SSH- {S}ecure {SH}ell Protocol

I hope this blog is helpful to beginners who want to learn how to use SSH and also some depth on how authentication and encryption work in SSH connect

The purpose of SSH, why it was needed, and how things were before SSH?

Before the internet became widely available, computers needed a way to communicate with one another. They did this through a protocol called telnet.
Telnet allowed computers to connect and exchange information. There wasn't a big issue with telnet not being secure at first because all communication was intranet-based or network-to-network.

But when the internet came along, it introduced the need for secure communication between a client and a remote server that is outside the network.

SSH allowed computers to communicate with each other in a way that was more secure than telnet. With SSH, the communication between the computers was encrypted, so it was harder for someone to eavesdrop on the conversation.

What is SSH protocol?

Secure Shell (SSH) is a network protocol that allows you to connect to a remote computer securely.

That means all SSH traffic is encrypted, which means that any data you send or receive over an SSH connection will be scrambled and unreadable to anyone who does not have the decryption key. This helps to protect your data from being intercepted or modified by third parties.

In what areas does SSH find the application?

A variety of tasks can be accomplished with SSH, including remote administration, file transfers, and secure communications. The tool is popular among system administrators

The real-world SSH setup will consist of the following components

  1. Server machine:
    We need to connect to this machine and try to control/access it remotely. This machine needs to be configured with OpenSSH Server software first.

  2. Client machine:
    The client from where we will try and access the remote machine/server.
    This machine should have a way to connect to the SSH server.

    • Linux and Mac machines will have SSH clients installed by default.

    • On Windows, we can install PuTTY or git-bash to communicate using SSH protocol.

  3. Authentication (bird's eye view, in detail explained below):

    • Password

    • Public/private keys

An example of password-based authentication is:

Syntax: ssh {user-id}@{ipaddress}  => ssh root@ [To access the machine with IP address, you will need root's password]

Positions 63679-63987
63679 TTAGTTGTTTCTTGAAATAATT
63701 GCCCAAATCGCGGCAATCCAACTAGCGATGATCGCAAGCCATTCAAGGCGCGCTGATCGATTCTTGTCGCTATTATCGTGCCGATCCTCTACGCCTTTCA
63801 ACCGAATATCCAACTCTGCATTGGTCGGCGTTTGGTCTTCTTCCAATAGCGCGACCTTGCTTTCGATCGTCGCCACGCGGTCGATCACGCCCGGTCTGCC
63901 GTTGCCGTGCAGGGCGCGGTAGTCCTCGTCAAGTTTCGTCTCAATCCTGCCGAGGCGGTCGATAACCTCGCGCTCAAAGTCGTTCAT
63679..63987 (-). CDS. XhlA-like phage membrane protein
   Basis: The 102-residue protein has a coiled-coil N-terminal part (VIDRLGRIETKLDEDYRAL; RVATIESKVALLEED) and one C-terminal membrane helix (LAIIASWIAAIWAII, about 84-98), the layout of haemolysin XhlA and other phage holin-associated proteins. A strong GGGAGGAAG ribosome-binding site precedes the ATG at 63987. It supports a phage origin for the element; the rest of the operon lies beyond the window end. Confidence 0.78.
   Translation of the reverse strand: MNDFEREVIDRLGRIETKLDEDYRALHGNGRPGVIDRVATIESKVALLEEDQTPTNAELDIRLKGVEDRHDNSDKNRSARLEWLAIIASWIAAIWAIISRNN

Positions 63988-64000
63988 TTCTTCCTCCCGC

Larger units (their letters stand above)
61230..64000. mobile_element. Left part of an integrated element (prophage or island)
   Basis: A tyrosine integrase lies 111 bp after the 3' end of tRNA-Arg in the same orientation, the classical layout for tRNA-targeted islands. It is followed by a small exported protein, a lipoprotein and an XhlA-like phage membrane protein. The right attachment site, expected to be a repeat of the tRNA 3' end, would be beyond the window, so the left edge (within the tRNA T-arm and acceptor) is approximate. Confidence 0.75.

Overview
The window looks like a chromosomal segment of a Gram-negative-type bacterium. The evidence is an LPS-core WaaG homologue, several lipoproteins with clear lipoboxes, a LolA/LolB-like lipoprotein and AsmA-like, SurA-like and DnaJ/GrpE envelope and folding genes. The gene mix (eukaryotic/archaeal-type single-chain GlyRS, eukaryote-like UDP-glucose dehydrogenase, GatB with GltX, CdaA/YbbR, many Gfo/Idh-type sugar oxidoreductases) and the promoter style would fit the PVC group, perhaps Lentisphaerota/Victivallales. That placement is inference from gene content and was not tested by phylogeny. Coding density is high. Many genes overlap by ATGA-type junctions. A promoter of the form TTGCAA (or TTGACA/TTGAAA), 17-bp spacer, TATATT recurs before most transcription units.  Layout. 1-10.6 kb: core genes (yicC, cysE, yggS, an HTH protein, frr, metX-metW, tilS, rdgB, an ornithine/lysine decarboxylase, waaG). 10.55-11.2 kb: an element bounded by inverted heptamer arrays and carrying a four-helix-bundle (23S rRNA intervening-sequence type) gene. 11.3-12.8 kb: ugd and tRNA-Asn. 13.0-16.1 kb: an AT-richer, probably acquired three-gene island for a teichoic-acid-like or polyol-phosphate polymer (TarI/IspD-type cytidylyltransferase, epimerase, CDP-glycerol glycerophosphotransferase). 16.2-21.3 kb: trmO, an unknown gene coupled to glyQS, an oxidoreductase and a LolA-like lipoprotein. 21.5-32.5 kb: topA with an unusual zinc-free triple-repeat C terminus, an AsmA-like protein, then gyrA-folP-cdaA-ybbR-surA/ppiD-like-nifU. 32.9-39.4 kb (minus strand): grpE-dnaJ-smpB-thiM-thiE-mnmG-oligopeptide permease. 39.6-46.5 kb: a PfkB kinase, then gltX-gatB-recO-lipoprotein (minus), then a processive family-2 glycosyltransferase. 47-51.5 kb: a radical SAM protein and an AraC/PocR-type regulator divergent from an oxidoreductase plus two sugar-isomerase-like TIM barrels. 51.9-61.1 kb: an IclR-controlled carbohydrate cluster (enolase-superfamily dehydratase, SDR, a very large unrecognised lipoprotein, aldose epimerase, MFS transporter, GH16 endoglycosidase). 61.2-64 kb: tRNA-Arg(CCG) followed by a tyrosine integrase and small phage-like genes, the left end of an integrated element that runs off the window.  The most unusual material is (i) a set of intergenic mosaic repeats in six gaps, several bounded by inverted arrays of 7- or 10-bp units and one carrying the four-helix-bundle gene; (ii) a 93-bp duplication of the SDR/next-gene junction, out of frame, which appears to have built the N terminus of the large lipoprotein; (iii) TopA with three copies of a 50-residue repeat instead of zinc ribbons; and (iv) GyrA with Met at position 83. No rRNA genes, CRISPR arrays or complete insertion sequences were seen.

Keys that are public and private:

ssh-keygen or ssh-keygen -t rsa
- The location (must be provided) and passphrase (optional) will be requested
- This will create two keys, a public key and a private key.
- The public key needs to be shared. [.pub file]

SSH-copy-id {user}@{ip-address}
It is possible to access an SSH server via a browser, such as github or gitlab. Log in to your account and go to the SSH section and upload your public key.

TLS/SSL vs SSH? Are they even different?

Both TLS/SSL and SSH use transport layer protocols [widely used TCP] to communicate.


  1. TLS enables connections to be encrypted without authentication or authenticated without encryption. SSH, on the other hand, encrypts and authenticates all connections.

  2. When using TLS, only the server is authenticated with a key pair.

    • SSH uses a separate key pair to authenticate each connection:

      • One key pair for a connection from a local machine to a remote machine.

      • A second key pair is to authenticate the connection from the remote machine to the local machine.

SSH Protocol Architecture

SSH uses three different transport layer protocols:

  • SSH Transport Layer Protocol: Used for server authentication and data confidentiality.

  • SSH User Authentication Protocol: Used for authenticating users.

  • SSH Connection Protocol: allows for multiple logical connections over a single SSH connection.

    • The SSH connection protocol allows for multiple logical connections over a single SSH connection. Rather than having only one logical connection between server and client, multiple channels are created.

      An example would be to have one channel for port forwarding and another for session management.